Tag Archives: Nordic Challenge

Through A Glass, Darkly by Jostein Gaarder

Through A Glass, Darkly - Jostein GaarderThrough A Glass, Darkly – Jostein Gaarder
Dolphin Paperback, reissued 2004
Translated from the original “I et speil, I en gåte” (1993) by Elizabeth Rokkan
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Best known for Sophie’s World, in which he sets out the history of philosophy for children or teenagers, Jostein Gaarder tackles some of the same subjects in Through A Glass, Darkly, albeit through a different and much shorter story.

On Christmas Eve, Cecilia lies in bed while her family celebrates below. Cecilia has cancer and while she fervently hopes to go skiing in a few weeks time, the reader soon learns that she is very ill. That night, an angel steps through her window and keeps her company. Over the following weeks, the angel and Cecilia share conversations about what it is like to be human, to live, to feel, and any other number of subjects.

What makes this story work is that Cecilia has the characteristics you imagine a child to have when you are no longer one yourself: she is naively curious, unafraid to ask questions or voice her opinions. The fact that the entity she talks to claims to be an angel does not scare her, but invites her to question beyond what she knows. And when she thinks that what the angel is saying cannot possibly be true, she says so. In many ways, the angel is like Cecilia, he asks questions about human life, just like Cecilia asks what it is like to be an angel. In the book they share a conversation and it is not the one teaching the other, but the shared exploration that is central. Even though the angel knows more about the sphere of God, so to say, he knows far less about the human condition, which establishes that more equal ground between the two characters. The only thing you could say is that the angel is impatient, and this annoyed me a little at times, impatient to know more about being human, impatient when Cecilia does not understand how different humans and angels are from each other.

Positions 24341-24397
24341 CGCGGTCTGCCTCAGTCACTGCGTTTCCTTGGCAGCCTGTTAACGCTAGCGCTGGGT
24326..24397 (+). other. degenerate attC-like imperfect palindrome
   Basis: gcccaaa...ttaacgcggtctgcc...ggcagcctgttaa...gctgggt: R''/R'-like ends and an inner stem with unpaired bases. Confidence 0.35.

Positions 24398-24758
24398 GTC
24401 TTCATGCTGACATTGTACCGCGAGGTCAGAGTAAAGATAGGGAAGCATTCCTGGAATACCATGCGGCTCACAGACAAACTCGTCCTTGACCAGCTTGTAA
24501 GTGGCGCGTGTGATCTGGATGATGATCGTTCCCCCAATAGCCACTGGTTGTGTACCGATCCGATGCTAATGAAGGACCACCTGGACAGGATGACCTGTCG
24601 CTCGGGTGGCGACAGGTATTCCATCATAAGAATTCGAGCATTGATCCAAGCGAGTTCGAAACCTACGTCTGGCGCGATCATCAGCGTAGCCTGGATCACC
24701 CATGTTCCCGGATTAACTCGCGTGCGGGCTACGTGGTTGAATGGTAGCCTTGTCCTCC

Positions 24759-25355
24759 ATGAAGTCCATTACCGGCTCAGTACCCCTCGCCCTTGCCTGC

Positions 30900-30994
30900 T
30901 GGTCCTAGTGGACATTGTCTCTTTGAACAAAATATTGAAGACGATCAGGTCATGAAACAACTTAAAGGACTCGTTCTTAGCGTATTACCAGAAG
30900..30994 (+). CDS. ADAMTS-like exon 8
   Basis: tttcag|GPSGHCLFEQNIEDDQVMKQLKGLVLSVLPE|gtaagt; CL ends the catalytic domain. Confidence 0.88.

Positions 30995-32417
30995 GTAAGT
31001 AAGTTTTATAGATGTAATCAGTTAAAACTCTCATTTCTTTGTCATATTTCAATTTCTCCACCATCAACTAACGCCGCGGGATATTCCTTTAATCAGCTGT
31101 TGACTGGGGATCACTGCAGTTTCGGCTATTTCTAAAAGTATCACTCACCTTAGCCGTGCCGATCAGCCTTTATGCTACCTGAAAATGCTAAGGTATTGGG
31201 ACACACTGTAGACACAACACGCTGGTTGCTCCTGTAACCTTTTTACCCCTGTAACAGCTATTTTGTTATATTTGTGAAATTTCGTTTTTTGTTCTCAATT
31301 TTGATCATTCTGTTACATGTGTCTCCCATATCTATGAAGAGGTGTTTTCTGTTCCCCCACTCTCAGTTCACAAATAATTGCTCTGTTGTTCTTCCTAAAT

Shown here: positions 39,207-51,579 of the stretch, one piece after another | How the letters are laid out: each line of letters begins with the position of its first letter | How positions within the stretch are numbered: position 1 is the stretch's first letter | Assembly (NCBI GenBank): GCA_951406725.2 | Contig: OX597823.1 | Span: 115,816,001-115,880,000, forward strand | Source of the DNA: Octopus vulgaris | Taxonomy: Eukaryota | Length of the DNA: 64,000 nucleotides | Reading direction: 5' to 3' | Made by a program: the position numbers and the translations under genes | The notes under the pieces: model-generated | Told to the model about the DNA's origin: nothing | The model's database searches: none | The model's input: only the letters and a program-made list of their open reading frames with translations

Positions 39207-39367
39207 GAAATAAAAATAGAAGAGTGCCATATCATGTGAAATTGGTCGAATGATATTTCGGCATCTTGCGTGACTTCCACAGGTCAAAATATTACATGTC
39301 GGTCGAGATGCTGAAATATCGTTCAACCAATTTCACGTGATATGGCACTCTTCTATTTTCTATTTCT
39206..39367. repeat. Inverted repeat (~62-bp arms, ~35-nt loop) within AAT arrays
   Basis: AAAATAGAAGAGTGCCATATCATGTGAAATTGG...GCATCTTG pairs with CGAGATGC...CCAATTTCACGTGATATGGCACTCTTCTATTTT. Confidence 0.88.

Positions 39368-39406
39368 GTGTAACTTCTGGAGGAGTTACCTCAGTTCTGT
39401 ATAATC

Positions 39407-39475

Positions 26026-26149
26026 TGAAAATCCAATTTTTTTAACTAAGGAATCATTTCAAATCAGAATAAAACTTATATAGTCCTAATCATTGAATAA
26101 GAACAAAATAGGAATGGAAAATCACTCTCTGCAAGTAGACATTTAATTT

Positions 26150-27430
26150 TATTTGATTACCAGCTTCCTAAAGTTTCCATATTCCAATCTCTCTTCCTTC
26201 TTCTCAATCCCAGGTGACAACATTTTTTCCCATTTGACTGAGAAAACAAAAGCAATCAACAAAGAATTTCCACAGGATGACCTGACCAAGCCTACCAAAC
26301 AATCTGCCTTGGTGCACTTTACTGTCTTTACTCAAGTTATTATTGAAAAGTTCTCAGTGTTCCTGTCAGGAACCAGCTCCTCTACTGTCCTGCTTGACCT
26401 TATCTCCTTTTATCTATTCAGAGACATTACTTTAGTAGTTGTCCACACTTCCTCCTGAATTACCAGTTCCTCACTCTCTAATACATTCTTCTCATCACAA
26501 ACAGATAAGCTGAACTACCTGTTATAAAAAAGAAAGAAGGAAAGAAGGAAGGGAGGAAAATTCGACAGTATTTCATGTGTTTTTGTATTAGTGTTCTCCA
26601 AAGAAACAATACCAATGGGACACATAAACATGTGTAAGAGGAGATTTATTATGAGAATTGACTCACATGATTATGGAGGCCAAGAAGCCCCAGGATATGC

Sometimes it is hard to gauge how your younger self would have reacted to a book, but in this case there is no doubt in my mind that my thirteen-year-old self would have loved this book. It does exactly what I always enjoyed so much about my religious studies classes in high school: it is not a book on religion trying to indoctrinate, instead it approaches questions of life (and death, but life more specifically) in an open-minded fashion, from the viewpoint of philosophy with a relation to religion. Although as a twenty-something I signal some inconsistencies and some parts where Gaarder seems to make small leaps that do not directly seem to follow from his previous line of reasoning, I know this would have bothered me less when I was younger.

When you read between the lines you can find Gaarder’s own opinions on religion in here, but I don’t think it is meant to be the kind of book to propagate one way of looking at the world. Instead, by looking at these questions through the prism of a girl who has a possibly fatal disease, it explores the ways of meaning-making about life and death and underlines the unknowable of that “other world”, thus: through a glass, darkly.